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1-Page Summary of Mayflower
Mayflower: A Story of Courage, Community and War is a historic nonfiction narrative by New York Times bestseller Nathaniel Philbrick. It outlines the reasons for the Mayflower’s voyage, as well as the Pilgrims’ experience in America during their first fifty-five years. The book also delves into other topics such as the relationship between Native Americans and white settlers. Overall it shows that there were two sides to every story in this particular episode of American history.
The Mayflower highlights how the Pilgrims and their neighbors, the Pokanokets, came to establish a relationship based on mutual need. The Pilgrims needed to survive in a harsh new environment. They also needed allies if they were to develop their settlement. At the same time, the Pokanokets had lost their place as most powerful people in the region because of disease and death. The Pilgrims could be key allies for them if they wanted to restore that status. Initially distrustful of each other, both sides realized that it would be mutually beneficial for them to work together since neither side was strong enough on its own anymore due to loss of population from disease and war with other tribes.
Philbrick examines the origins of the Pilgrims. They were in Leiden, Holland for a while before they decided to go somewhere new where they could worship freely. Thomas Weston promised the group that he’d help them establish themselves in America but didn’t deliver on his promises. The group faced many problems including Native American attacks and harsh territory, but their faith sustained them throughout these ordeals.
Philbrick’s narrative highlights the uneasy meeting between the Pilgrims and Massasoit, as well as how they came to rely on one another. Both groups faced attack by several other groups of Native Americans, including the Massachusetts and the Narragansetts. Massasoit made a calculated decision to ally with the Pilgrims because he was advised by Squanto, who had been taken from that region years earlier. Squanto saw firsthand how disease had decimated his people, but also saw opportunity for himself if he played his cards right.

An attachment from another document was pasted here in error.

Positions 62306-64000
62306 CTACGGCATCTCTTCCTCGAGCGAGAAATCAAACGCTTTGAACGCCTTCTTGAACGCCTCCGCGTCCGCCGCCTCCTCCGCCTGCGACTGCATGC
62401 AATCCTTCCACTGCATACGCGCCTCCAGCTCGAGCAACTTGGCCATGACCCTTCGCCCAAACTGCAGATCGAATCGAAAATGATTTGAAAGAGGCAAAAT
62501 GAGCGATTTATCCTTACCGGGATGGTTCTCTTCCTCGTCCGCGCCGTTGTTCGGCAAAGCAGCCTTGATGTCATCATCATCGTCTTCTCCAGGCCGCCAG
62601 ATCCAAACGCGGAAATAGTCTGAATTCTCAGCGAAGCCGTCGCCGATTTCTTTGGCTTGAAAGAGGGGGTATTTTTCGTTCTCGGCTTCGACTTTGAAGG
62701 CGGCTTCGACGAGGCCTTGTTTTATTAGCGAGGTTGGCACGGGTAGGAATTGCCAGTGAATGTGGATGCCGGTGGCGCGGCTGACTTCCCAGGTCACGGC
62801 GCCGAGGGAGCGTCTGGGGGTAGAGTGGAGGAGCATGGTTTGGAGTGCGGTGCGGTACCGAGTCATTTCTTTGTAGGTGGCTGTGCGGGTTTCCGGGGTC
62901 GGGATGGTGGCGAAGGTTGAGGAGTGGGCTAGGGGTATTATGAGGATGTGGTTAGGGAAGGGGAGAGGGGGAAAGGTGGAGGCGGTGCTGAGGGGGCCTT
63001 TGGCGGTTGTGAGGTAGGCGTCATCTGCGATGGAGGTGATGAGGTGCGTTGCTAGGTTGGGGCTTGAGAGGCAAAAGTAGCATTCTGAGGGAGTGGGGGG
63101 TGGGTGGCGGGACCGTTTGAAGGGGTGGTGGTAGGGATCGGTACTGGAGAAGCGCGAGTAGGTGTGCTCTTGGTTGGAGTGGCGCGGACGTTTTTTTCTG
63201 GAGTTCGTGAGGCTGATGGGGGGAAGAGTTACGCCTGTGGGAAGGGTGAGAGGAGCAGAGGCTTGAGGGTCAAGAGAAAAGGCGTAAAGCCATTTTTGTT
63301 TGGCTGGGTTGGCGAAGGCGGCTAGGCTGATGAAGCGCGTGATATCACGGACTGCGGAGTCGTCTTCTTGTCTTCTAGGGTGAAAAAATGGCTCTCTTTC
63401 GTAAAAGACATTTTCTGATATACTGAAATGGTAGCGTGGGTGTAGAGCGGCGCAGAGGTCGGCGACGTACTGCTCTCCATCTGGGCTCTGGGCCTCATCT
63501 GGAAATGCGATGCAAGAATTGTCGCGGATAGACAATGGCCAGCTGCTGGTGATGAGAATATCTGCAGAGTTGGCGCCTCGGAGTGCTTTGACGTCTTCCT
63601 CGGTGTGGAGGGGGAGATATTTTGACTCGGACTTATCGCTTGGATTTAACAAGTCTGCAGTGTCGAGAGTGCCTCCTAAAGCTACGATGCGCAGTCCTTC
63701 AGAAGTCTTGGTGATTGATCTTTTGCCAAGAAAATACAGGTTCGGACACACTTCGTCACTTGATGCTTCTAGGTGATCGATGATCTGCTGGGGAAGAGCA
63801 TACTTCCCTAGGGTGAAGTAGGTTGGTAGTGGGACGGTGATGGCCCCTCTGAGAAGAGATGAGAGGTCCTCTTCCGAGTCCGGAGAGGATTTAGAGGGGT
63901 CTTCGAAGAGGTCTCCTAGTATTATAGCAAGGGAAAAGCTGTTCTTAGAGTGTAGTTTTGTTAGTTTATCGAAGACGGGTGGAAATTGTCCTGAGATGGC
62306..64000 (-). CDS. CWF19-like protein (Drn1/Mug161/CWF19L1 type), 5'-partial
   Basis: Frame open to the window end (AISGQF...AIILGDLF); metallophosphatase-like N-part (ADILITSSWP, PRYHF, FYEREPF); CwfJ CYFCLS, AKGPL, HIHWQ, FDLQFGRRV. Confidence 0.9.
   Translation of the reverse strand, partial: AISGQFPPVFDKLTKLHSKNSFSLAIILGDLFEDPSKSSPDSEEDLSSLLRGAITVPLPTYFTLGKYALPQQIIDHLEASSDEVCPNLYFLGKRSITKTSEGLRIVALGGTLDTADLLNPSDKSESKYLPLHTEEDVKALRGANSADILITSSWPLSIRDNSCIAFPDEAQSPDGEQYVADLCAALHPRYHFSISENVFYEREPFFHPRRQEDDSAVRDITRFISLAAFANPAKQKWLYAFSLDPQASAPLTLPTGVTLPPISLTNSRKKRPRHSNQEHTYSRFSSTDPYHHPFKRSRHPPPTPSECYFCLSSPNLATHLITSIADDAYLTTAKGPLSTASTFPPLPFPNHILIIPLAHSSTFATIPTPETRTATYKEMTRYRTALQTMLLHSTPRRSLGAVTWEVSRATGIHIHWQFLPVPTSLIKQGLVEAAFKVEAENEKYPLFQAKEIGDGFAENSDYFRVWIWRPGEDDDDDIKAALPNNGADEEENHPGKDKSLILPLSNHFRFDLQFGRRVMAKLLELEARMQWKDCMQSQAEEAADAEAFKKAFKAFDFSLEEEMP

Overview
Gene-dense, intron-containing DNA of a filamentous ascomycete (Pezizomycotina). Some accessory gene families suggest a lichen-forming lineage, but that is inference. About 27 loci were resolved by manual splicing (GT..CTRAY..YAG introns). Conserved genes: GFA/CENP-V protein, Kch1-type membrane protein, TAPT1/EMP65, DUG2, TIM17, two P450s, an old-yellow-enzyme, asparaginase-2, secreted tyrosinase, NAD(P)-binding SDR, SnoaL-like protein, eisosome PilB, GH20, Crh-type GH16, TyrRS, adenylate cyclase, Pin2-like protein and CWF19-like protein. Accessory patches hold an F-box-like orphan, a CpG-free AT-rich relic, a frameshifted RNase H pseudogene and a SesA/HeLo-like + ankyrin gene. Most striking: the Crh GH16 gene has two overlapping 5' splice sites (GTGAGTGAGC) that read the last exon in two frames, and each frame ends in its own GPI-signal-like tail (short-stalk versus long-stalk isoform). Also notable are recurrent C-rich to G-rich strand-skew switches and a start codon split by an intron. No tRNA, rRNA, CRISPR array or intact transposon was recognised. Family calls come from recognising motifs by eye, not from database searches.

With Squanto acting as an interpreter, the Pilgrims and Pokanokets became close allies. However, this relationship was weakening because of how power-hungry Squanto was. He plotted with the Narragansetts to destroy Plymouth and Massasoit so that he could become a leader himself. Even though his plot failed, Massasoit’s bond with the Pilgrims grew stronger in spite of what Squanto did.
When the second generation of Pilgrims came of age, they were more interested in owning land than maintaining good relationships with Native Americans. As a result, Plymouth leaders left to start other settlements where the land was better. The settlement began to decline as Puritan settlers from England established new communities nearby. William Bradford believed that this materialistic way of thinking would anger God and bring destruction upon them all.
With a new leader like Philip (Massasoit’s son), New England seemed to be heading towards war. However, Josiah Winslow was able to keep the peace by being diplomatic and respectful of both sides. Both sides wanted to exist separate and independent from each other, but they were unwilling to give in. This resulted in King Philip’s War, which was one of the bloodiest wars on American soil and led to the systematic destruction of Native life in that region.
This book is about the Mayflower and its journey to America. It explains how the Native Americans and Pilgrims interacted with each other, as well as their eventual decline into slavery and death. The author also talks about the legacies that are still evident in modern-day America.